On Friday I thought I was going to my mom’s to confirm the pattern I wanted the contractor to make with the tiles and accent pieces in the kitchen, then maybe having lunch, and heading home “not too late.” Instead I stayed until it was almost midnight! So, my apologies for this late post.
We ended up moving stuff (including heavy furniture!) all over the house, revising my plan for how to arrange a couple of rooms, creating our own pattern with the tiles and accent pieces, leaving a note to explain that pattern is what we want in a specific area, talking, laughing, and being quite silly. We agreed while talking about politics (that’s at best a very rare occurrence). I even dusted! (something I usually hate and almost never do). There were a few times when she seemed stressed or uncertain about a decision when I found myself going into “problem solver and supporter mode” and feeling masculine. But, otherwise, I felt very feminine.
It’s hard to get more girly than making patterns with tiles, getting rid of things you think are ugly because you don’t trust the contractor not to put them on your wall, and giggling with your mom. But I’ll be the first to admit I’m not really an expert on femininity; to be honest most of the time when I’m around feminine women I just feel very out-of-place and confused. So, I thought it might be better to look at what different people around the Internet have to say about femininity …
The first definition of “feminine” in the Urban Dictionary is basically “whatever a woman does.” I like that definition, and I’ll explain why. It follows logically that a possible definition of “masculine” is “whatever a man does.” Since most behaviors are shared by humans regardless of gender (e.g. eating, sleeping, fornicating, answering the call of nature, using a phone, blogging, playing video games, watching TV, shopping, care giving, arguing, compromising, exercising, listening to music, cooking, reading, etc.), then most behaviors are both masculine and feminine. We just decide that behaviors we see women doing are feminine; we’d call the same behaviors masculine if we saw men doing them. If I do these behaviors, does that make them queer?
Other definitions on the same page (link above) include the terms: understanding, empathetic, sensitive, submissive, gentle, modest, willowy, pretty, nurturing, demure, playing with Barbies, watching romantic movies, swaying hips while walking, sweet, inoffensive, passive, and (I’m paraphrasing here) intellectually challenged. One definition points out that women can be strong, direct, and independent.
Erm, okay, so how do I pull all that off? Well, wikiHow has advice for How to Be Feminine. The article is worth a read; for the most part it gives a positive view of femininity and some suggestions that could be fun to try. Some of them include: recreating the conditions of times when you felt feminine, loving your body (including curves), being graceful, dancing, being playful, making yourself look good by wearing certain types of clothes and (optionally) makeup, and being confident. I like the focus on enacting positivity toward yourself, no need for perfectionism, and finding what fits you (literally). I’m not crazy about the images in the article because all of the women in them are young, light-skinned, and relatively thin. I’d be happier if more diverse ages, skin tones, and body shapes & sizes were represented.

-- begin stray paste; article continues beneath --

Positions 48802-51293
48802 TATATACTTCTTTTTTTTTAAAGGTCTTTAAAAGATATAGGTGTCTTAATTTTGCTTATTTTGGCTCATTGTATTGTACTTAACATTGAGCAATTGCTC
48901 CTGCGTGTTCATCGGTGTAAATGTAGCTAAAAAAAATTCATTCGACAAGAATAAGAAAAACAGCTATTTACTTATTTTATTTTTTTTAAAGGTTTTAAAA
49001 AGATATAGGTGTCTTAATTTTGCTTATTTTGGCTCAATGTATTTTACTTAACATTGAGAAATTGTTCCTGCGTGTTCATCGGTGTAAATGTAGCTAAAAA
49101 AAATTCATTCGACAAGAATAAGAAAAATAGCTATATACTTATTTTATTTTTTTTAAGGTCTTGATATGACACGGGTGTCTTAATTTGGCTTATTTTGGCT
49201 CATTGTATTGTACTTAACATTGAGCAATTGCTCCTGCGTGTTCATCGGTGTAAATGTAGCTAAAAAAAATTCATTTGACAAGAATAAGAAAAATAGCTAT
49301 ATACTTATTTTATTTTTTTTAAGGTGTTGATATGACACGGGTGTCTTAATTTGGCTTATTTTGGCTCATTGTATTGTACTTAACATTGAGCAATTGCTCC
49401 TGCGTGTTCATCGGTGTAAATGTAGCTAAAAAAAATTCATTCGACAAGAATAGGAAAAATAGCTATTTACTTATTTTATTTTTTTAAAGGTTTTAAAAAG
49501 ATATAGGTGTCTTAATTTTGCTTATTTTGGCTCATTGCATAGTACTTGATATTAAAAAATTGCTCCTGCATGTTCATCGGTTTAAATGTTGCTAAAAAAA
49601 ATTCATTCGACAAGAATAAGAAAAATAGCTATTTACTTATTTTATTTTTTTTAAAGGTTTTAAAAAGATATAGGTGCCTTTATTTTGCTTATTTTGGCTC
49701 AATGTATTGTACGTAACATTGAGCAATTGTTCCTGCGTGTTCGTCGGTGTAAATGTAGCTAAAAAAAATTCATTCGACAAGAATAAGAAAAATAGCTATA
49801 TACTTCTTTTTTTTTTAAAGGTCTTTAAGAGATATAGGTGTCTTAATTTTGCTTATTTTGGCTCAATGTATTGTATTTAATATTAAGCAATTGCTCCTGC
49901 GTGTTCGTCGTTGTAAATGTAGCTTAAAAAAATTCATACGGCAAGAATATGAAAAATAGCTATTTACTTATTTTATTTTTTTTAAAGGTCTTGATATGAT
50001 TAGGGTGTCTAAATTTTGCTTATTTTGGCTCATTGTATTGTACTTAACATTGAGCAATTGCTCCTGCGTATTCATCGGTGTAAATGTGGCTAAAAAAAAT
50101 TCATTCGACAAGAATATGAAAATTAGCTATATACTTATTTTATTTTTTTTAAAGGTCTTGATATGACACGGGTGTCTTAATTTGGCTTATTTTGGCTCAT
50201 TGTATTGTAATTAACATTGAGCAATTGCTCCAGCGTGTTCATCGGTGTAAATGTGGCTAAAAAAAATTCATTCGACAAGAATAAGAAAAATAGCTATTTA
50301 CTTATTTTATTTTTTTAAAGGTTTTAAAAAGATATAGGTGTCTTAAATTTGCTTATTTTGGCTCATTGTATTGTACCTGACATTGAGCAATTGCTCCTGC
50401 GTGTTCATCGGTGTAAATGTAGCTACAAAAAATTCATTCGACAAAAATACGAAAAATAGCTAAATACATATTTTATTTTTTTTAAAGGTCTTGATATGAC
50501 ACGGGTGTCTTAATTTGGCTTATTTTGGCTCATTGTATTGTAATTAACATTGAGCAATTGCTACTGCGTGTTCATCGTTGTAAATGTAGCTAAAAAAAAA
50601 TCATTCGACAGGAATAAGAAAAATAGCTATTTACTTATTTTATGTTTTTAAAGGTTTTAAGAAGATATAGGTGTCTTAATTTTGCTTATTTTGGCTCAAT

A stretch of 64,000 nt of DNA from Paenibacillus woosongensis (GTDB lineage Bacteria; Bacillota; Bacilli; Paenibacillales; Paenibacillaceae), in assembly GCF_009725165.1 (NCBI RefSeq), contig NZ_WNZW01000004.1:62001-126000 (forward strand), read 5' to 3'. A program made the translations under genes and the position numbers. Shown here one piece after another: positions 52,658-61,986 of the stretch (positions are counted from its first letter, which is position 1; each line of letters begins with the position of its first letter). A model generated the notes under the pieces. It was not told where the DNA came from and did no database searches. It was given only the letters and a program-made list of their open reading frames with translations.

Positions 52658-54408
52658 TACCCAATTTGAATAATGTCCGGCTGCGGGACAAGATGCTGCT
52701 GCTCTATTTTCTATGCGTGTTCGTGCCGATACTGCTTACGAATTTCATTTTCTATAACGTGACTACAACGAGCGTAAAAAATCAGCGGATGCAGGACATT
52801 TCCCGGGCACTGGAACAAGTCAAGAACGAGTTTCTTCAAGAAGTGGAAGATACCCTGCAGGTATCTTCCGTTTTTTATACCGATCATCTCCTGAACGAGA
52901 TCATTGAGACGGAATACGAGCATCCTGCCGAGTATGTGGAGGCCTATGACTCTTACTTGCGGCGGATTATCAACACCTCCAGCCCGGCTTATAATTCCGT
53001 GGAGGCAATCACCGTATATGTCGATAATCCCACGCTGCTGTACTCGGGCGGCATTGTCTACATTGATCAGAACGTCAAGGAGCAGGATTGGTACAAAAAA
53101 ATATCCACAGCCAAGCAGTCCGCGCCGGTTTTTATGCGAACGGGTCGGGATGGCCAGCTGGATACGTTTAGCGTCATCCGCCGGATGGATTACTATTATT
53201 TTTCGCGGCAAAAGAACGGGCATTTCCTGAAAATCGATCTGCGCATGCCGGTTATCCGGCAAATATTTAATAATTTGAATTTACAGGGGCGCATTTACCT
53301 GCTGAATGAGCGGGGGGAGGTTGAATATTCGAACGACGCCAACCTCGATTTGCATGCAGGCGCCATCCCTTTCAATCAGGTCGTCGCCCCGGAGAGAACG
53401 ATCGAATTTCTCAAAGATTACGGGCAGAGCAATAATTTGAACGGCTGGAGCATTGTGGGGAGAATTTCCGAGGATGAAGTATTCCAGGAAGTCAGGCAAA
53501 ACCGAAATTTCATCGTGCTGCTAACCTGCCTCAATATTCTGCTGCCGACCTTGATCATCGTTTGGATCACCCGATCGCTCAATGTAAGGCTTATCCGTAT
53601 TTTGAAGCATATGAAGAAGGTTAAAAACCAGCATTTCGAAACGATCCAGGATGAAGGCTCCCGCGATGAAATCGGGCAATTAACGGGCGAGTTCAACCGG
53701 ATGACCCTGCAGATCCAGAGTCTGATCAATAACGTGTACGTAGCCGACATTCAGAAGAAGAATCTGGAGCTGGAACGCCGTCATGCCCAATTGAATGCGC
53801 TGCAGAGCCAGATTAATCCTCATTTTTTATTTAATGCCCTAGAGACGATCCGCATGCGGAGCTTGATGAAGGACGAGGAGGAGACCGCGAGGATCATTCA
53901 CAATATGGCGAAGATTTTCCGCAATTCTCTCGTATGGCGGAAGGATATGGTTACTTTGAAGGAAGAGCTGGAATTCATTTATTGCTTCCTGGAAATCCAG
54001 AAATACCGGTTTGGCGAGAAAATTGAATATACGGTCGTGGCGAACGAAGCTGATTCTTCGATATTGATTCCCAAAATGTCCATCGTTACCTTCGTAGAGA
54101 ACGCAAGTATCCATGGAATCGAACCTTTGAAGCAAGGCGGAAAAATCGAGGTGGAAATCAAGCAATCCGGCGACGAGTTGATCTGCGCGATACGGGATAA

Caroline Turner describes leadership styles that can be described as feminine in her article, Can ‘Feminine’ Women Make It To the Top? They include a focus on relationships and community in the workplace, egalitarianism, collaboration, focus on process and synthesizing input from different people to make decisions, persuading instead of commanding, and sharing. These strategies are used effectively by both women and men. In feminine leadership styles, there seems to be more of a focus on collective effort and success, rather than on individual competition to rise to the top and lead through force or dominance.
Finally, the TV Tropes Gender Dynamics Index provides an overview of how gender is portrayed in fiction. Such portrayal not only reveals cultural perceptions of femininity (and masculinity), but also shapes them.
Female characters are objectified, reactive, relational, and motivational. Their value is based on passive attributes such as physical sex, appearance, vulnerability, and chastity. What they are is more important than what they do. Their reactions to other characters, locations, events, etc. are used to engage the audience emotionally and indicate how the audience should feel about these things. They gain significance based on their relationships to others (especially men and family), rather than their own actions & merit. Family is the most important thing for women and they’ll sacrifice pretty much everything for it. Female characters exist to motivate other (male) characters.
According to this portrayal, femininity is about being passive support for men. Support for their actions, their ego, their sexual fantasies, their success. Not one’s own. This is the message people are internalizing every day.
I’d much rather join in World Femininity Day and be fabulous.
And visit Miss Representation.org to learn about how misrepresentation of women in the media hurts us all (yes, including men) – as well as what people can do about it!
How would you define “feminine” and “femininity”?
When do you feel the most feminine? Is there anything you do intentionally to feel or be more feminine?
What are your thoughts regarding portrayal of women and femininity in the media?
Do you have any questions about this post? Ask away! Anything you disagree with? I’d love to hear from you!